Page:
British Land's interim report, recently mailed to shareholders, has a cover picture showing what appears to be a bare concrete wall. But look again. As Sir David Attenborough used to say, "Even here, in this desolate place, there is life." In the bottom left-hand corner of the picture is a coy little pink flower. This is Armeria maritima - thrift, to you. A note inside explains: "The plant's ability to survive and prosper despite the harsh conditions of its natural habitat perfectly symbolises the position of The British Land Company in today's marketplace" - in other words, profits were up at halfway. But what a splendid idea. Other businesses should award themselves floral tributes equally rich in symbolism: Leontopodium alpinum might suit GEC (the edelweiss is only found high up a mountain); narcissus for ICI perhaps (it propagates by dividing); Pinguicula or butterwort (it gobbles up insects) for Hanson. Further suggestions welcome.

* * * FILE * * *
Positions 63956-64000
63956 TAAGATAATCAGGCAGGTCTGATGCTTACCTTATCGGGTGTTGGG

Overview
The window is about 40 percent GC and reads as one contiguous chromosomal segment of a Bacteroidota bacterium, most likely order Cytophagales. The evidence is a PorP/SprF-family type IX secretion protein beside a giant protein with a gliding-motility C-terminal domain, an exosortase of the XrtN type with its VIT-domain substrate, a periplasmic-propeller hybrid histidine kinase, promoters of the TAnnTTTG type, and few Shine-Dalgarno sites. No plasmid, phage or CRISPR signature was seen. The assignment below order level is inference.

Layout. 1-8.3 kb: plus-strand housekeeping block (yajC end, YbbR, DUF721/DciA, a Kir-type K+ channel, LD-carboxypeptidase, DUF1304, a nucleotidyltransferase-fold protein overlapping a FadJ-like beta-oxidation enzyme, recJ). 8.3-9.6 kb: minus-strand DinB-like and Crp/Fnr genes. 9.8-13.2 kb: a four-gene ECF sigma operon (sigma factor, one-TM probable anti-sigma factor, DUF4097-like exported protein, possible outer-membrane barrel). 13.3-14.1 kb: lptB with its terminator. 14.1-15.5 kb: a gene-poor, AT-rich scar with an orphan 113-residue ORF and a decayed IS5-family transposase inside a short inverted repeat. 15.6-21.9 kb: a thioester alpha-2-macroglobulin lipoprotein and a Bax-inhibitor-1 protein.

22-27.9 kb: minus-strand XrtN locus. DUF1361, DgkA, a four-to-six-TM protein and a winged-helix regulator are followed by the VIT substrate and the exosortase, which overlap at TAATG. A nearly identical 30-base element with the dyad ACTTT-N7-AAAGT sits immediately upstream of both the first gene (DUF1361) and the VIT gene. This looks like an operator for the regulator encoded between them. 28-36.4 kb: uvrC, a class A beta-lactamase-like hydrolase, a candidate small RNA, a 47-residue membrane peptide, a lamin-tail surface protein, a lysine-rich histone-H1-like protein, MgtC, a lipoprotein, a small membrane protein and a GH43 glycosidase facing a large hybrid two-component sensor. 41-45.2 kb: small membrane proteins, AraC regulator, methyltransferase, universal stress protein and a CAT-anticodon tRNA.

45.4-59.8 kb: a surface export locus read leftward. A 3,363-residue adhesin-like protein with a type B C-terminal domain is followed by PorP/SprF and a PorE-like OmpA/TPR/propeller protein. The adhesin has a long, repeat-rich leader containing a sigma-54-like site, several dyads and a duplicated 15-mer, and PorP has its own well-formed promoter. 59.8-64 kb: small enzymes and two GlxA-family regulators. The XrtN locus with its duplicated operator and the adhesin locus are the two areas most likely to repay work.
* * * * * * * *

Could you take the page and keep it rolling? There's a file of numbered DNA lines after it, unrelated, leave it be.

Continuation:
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OPINION: A British entrepreneur and refugee defends the UK's tradition of hospitality.
The Supper Club's motto was 'no accountants, lawyers or life coaches.'
The Senior Managers and Certification Regime makes senior bankers personally accountable for failings.
Rudeness at work reduces performance. Go figure.
EDITORIAL: House of Fraser has been 'rescued'.